Description: Bulwer-Lytton 1997
SAN FRANCISCO (AP) -- Prose poseurs have a new clown prince. Artie
Kalemeris, of Fairfax, Virginia, won top honors Monday in the Bulwer-Lytton
fiction contest, an annual tribute to wretched writing.
Mocking detective fiction conventions, he wrote: "The moment he laid eyes
on the lifeless body of the nude socialite sprawled across the bathroom
floor, Detective Leary knew she had committed suicide by grasping the cap
of the tamper-proof bottle, pushing down and twisting while she kept her
thumb firmly pressed against the spot the arrow pointed to, until she hit
the exact spot where the tab clicks into place..."
Kalemeris, 43, in charge of training and communications for a computer
company, said he's known for writing strange sendoffs for going-away
parties. A friend read about the contest and talked him into entering.
"It's not easy to write a bad sentence," Kalemeris said immodestly.
The competition to write the worst opening to imaginary novels is named
after Victorian novelist Edward George Earl Bulwer-Lytton, who began his
1830 novel "Paul Clifford" with the infamous opening line, "It was a dark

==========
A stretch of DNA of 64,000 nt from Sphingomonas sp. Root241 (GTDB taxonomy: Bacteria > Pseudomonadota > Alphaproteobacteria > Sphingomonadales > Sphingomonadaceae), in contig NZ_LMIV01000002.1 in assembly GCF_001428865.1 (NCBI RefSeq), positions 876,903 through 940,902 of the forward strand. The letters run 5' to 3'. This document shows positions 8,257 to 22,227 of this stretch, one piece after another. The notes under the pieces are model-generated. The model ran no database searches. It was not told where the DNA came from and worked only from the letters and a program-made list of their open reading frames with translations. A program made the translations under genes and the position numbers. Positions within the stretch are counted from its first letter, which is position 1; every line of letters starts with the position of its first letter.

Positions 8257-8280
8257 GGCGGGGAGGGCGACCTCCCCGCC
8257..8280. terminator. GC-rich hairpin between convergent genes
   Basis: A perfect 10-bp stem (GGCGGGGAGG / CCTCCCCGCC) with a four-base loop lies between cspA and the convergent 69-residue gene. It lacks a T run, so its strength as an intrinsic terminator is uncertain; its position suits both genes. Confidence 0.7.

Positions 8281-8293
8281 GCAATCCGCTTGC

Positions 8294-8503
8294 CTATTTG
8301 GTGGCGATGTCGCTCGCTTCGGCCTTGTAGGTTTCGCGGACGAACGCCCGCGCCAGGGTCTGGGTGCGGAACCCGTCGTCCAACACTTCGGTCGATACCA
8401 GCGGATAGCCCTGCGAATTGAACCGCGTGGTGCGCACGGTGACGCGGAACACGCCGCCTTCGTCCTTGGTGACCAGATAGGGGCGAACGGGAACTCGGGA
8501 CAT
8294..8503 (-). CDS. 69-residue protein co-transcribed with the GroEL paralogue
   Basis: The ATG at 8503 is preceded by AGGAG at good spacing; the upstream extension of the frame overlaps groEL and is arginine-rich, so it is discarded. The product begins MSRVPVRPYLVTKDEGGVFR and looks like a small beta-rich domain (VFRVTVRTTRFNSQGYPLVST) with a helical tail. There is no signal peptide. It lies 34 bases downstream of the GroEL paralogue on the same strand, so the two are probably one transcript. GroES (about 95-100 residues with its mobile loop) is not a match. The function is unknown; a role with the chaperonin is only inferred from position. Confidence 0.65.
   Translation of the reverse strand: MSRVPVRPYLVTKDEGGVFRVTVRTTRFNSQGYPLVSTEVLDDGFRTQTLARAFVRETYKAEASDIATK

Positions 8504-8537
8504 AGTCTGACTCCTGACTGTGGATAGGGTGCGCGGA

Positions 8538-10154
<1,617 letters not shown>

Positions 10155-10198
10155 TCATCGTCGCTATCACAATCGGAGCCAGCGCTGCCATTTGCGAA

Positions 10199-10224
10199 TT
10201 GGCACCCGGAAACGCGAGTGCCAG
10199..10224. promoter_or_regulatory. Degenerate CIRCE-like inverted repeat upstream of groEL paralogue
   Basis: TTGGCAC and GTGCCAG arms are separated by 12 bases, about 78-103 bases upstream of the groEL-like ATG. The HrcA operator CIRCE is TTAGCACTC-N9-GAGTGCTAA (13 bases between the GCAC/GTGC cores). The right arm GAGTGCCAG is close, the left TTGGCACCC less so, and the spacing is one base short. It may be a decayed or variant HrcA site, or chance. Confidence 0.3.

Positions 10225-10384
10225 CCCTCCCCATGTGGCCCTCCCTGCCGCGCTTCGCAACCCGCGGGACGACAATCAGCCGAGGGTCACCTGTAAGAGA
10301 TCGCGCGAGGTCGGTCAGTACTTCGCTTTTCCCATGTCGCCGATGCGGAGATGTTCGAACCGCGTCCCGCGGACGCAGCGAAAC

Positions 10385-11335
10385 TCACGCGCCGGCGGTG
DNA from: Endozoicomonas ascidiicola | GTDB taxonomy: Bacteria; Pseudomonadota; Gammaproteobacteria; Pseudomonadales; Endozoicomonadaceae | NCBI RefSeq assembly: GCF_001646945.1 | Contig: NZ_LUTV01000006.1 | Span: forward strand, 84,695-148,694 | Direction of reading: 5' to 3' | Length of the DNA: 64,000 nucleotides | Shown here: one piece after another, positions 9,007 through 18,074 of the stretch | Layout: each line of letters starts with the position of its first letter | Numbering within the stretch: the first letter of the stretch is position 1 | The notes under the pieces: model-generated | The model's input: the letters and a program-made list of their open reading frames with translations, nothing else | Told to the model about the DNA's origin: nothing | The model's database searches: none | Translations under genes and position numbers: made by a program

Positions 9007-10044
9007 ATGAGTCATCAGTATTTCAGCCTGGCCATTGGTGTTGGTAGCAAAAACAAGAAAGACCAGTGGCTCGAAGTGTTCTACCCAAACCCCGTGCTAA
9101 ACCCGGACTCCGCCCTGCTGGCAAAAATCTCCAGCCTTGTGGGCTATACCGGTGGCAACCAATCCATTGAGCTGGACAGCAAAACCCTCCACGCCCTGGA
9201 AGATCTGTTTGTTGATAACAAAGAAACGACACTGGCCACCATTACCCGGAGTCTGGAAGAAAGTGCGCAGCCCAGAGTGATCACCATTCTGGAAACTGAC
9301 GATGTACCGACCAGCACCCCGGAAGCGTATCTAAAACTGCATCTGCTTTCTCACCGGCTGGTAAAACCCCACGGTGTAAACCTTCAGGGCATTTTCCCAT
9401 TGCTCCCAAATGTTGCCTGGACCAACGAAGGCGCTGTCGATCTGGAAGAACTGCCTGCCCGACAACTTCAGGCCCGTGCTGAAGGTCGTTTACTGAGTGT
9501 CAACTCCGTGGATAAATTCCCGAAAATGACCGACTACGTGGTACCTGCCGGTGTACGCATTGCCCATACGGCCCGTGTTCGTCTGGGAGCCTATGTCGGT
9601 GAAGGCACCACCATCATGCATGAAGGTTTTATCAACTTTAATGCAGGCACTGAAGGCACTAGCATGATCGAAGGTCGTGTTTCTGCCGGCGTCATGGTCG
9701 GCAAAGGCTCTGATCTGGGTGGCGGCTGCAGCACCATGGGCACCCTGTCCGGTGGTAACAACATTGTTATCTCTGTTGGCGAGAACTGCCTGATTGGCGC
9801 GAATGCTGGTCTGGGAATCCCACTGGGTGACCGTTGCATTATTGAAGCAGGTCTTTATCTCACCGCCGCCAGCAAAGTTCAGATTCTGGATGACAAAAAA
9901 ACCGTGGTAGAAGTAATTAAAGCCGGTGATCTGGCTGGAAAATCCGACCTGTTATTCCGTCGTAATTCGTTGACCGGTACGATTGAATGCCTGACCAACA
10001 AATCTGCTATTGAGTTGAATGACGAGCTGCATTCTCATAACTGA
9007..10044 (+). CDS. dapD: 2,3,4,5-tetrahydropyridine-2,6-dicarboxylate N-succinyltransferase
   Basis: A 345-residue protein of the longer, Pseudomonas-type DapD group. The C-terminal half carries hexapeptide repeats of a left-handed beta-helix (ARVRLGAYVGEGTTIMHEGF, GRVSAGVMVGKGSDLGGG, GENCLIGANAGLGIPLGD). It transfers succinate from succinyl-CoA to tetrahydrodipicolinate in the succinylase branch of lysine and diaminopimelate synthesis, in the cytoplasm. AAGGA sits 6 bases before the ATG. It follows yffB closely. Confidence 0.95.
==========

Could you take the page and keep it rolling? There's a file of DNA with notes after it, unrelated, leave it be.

and stormy night."
San Jose State English professor Scott Rice, who has run the contest for
16 years, said thanks in part to the Internet, entries doubled this year
with a large international contingent from Australia, Canada and South
Africa, and from as far away as China.
Each year there are inexplicable themes to the entries, and 1997 was no
"We had a lot of retching for some reason, and there was a lot of Clinton
stuff, most of it unprintable," Rice said. "Animals were big, too."
Rice said he plans to keep the contest going as long as the public can
stand it. And he assures professional writers there is something to be
learned from bad prose.
"There are a lot of sacred cows out there to be gored," said Rice, mashing
a metaphor in classic Bulwer-Lytton style.
Copyright 1997 The Associated Press.